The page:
Entity linking (EL) is the task of linking entity mentions in a document to referent entities in a knowledge base (KB). Many previous studies focus on Wikipedia-derived KBs. There is little work on EL over Wikidata, even though it is the most extensive crowdsourced KB. The scale of Wikidata can open up many new real-world applications, but its massive number of entities also makes EL challenging. To effectively narrow down the search space, we propose a novel candidate retrieval paradigm based on entity profiling. Wikidata entities and their textual fields are first indexed into a text search engine (e.g., Elasticsearch). During inference, given a mention and its context, we use a sequence-to-sequence (seq2seq) model to generate the profile of the target entity, which consists of its title and description. We use the profile to query the indexed search engine to retrieve candidate entities. Our approach complements the traditional approach of using a Wikipedia anchor-text dictionary, enabling us to further design a highly effective hybrid method for candidate retrieval. Combined with a simple cross-attention reranker, our complete EL framework achieves state-of-the-art results on three Wikidata-based datasets and strong performance on TACKBP-2010.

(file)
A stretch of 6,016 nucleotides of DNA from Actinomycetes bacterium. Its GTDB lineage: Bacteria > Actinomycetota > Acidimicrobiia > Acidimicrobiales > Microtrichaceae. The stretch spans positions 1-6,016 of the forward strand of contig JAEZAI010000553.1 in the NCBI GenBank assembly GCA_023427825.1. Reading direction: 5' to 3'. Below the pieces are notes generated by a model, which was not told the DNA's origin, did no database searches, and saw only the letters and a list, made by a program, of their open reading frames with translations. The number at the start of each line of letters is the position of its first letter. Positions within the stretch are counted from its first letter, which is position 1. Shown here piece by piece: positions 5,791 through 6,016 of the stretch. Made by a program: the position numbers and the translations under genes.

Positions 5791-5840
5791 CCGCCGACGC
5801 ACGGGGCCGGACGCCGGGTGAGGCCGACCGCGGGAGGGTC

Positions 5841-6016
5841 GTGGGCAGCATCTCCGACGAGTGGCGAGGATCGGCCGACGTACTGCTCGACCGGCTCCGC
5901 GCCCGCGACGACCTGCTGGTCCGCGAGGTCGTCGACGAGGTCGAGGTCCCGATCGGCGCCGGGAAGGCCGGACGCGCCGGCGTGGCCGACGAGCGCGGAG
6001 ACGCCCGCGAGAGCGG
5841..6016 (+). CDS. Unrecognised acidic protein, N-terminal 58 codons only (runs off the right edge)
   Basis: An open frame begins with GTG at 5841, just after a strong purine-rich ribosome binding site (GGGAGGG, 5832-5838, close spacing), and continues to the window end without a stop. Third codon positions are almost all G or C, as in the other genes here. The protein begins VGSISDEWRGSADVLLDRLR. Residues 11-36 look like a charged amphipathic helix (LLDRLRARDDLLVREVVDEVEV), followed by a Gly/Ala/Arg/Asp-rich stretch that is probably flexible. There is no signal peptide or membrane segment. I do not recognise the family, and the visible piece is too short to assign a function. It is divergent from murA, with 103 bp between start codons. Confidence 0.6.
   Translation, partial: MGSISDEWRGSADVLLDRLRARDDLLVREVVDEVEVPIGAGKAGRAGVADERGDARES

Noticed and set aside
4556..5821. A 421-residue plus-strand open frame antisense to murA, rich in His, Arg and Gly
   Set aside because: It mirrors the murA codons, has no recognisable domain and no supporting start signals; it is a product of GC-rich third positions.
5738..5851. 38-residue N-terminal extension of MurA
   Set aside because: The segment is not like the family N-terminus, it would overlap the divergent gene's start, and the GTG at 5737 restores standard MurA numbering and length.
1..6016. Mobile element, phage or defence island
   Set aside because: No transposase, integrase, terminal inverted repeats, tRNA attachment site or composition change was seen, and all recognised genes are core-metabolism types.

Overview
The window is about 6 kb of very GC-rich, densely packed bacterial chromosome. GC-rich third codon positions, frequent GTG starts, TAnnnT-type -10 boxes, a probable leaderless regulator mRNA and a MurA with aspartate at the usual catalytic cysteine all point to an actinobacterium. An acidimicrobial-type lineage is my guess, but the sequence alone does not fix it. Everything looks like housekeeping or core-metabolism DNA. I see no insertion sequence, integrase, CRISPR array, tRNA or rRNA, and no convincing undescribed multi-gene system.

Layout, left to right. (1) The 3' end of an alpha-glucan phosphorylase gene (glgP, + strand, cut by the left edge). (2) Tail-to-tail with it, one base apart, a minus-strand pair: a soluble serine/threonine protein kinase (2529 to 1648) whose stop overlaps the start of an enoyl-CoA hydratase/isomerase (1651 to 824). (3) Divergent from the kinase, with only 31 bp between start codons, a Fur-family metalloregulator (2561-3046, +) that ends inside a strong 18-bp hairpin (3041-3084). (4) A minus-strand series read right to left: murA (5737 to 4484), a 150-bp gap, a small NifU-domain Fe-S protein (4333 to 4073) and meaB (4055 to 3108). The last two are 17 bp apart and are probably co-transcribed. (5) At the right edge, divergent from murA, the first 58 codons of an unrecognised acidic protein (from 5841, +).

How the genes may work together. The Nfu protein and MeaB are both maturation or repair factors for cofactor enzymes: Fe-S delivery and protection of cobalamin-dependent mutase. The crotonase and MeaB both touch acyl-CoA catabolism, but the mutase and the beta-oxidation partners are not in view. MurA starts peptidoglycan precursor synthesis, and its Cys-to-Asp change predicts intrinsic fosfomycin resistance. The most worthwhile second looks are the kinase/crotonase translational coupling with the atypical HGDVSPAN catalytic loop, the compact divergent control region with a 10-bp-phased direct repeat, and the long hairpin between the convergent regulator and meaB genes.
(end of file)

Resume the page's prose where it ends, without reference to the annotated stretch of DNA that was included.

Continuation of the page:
We present MolT5 - a self-supervised learning framework for pretraining models on a vast amount of unlabeled natural language text and molecule strings. MolT5 allows for new, useful, and challenging analogs of traditional vision-language tasks, such as molecule captioning and text-based de novo molecule generation (altogether: translation between molecules and language), which we explore for the first time. Since MolT5 pretrains models on single-modal data, it helps overcome the chemistry domain shortcoming of data scarcity. Furthermore, we consider several metrics, including a new cross-modal embedding-based metric, to evaluate the tasks of molecule captioning and text-based molecule generation. Our results show that MolT5-based models are able to generate outputs, both molecules and captions, which in many cases are high quality.